I had the good fortune to attend a talk given by Amit Singh at the Seattle Xcoders meeting held in the Google offices in Fremont.

Amit is the author of Mac OS X Internals, a book eclipsing the 1600 page mark (according to Amazon) making it one of the longest technical books I’ve ever seen. He spent some talking about his experience writing:

  • no editors checked on him because most technical authors give up
  • eight to nine chapters were cut from the already monstrous book
  • he claims to not be an author and has no interest in writing another book
  • he spent months at a time writing most of which he found all-consuming

I didn’t find much value in the technical content of the talk (not because of Amit but because I’m rarely in a position to need details at this level of the OS and I do have some Mach background from NeXT days) but the feedback on authorship was worth attending to confirm what I already suspected. I’ve been approached about book writing before but have balked because of the time commitment and lack of financial reward – I find writing technical articles and blog posts time consuming enough.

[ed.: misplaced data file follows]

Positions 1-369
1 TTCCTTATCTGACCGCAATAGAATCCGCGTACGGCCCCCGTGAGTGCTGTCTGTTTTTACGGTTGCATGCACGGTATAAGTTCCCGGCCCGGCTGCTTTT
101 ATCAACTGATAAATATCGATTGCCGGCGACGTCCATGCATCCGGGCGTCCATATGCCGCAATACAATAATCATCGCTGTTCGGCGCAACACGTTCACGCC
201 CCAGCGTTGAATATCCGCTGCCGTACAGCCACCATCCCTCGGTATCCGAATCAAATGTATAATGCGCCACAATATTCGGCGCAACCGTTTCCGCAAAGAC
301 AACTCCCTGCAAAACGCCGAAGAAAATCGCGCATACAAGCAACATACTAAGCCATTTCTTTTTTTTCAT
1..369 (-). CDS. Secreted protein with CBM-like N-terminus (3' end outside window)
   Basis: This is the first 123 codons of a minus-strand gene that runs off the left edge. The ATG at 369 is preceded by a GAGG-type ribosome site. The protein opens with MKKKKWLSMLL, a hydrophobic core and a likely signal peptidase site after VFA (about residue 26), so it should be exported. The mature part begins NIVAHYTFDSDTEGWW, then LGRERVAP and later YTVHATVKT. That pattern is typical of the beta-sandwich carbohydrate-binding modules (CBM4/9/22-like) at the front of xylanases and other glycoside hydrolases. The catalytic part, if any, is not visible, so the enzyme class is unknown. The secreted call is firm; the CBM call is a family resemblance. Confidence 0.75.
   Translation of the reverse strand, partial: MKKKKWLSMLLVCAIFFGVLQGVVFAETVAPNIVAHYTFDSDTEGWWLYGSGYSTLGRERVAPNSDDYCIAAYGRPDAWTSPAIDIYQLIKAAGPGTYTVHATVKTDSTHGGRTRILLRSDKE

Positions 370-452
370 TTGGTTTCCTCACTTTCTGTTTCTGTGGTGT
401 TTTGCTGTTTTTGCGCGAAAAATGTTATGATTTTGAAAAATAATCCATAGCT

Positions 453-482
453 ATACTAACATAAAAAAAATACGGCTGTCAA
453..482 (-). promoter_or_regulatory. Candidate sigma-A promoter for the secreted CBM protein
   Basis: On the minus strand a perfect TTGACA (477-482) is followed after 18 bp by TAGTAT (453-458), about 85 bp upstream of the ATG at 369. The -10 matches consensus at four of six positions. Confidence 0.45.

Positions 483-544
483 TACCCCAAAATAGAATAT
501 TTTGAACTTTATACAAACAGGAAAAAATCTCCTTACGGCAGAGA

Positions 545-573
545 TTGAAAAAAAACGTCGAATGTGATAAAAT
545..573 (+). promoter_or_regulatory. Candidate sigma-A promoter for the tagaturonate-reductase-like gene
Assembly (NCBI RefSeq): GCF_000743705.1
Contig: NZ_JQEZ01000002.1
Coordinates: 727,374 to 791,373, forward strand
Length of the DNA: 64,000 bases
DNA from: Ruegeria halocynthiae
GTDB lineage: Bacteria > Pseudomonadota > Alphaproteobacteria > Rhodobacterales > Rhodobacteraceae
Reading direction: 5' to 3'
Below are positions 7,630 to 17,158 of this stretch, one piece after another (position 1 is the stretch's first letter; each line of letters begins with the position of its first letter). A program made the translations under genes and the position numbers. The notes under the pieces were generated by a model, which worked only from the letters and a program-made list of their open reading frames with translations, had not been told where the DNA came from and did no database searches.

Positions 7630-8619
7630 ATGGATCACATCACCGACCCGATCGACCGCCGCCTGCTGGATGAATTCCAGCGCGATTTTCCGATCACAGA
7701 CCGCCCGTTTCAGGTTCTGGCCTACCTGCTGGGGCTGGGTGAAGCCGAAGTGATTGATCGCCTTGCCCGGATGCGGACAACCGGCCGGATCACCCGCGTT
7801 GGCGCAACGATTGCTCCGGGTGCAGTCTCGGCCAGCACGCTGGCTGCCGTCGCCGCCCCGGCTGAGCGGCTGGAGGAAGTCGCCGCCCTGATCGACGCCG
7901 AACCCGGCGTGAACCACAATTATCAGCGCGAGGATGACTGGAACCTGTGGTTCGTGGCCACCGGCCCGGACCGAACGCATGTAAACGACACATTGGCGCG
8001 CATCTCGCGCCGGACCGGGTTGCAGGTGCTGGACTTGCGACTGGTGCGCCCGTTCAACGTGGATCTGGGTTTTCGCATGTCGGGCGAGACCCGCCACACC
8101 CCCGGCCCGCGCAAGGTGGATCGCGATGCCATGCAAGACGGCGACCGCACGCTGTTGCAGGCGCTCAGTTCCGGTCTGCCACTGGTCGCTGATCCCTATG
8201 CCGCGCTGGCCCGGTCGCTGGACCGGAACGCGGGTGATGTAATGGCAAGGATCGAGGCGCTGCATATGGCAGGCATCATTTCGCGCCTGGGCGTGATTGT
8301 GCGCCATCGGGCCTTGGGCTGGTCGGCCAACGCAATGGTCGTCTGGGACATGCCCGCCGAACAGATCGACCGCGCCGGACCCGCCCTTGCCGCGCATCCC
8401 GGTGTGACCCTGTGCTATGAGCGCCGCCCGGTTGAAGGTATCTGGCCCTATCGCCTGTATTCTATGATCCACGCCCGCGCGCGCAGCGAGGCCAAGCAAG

He did have some gems I happened to note (these are not direct quotes but close):

About writing:

If not too much work then it's crap and there's no need to write crap.
About the mystique of kernel <strike>hacking</strike> development and crashing the kernel:

No one wants to write code that crashes. If you crash the kernel, reboot the machine and fix the bug.
About work in general:

No matter how cool the work is it's always boring so I'm always looking for something else to do.
Boy did I empathize with this one. In his case, and [mine](/software/), this means working on open source software.
About releasing [MacFUSE](http://code.google.com/p/macfuse/) and the biggest surprise:

I had released this very difficult software and the biggest surprise came from people complaining about the disk icon!
An audience member offered it must have been because there were no bugs and therefore nothing else about which to complain.

Only at the end of the two hours did appear the ever-so-gentle “Google is great” mantra and it was more in the tone of “Google is very good about allowing open source development and utilizing their extensive reach to make the project successful”. This can’t be discredited in my opinion as marketing an open source project can be very difficult and Google’s backing would certainly help.

I’m happy to have gone, I got to catch up with an old friend and tested the lights on the bike on the late ferry ride home.

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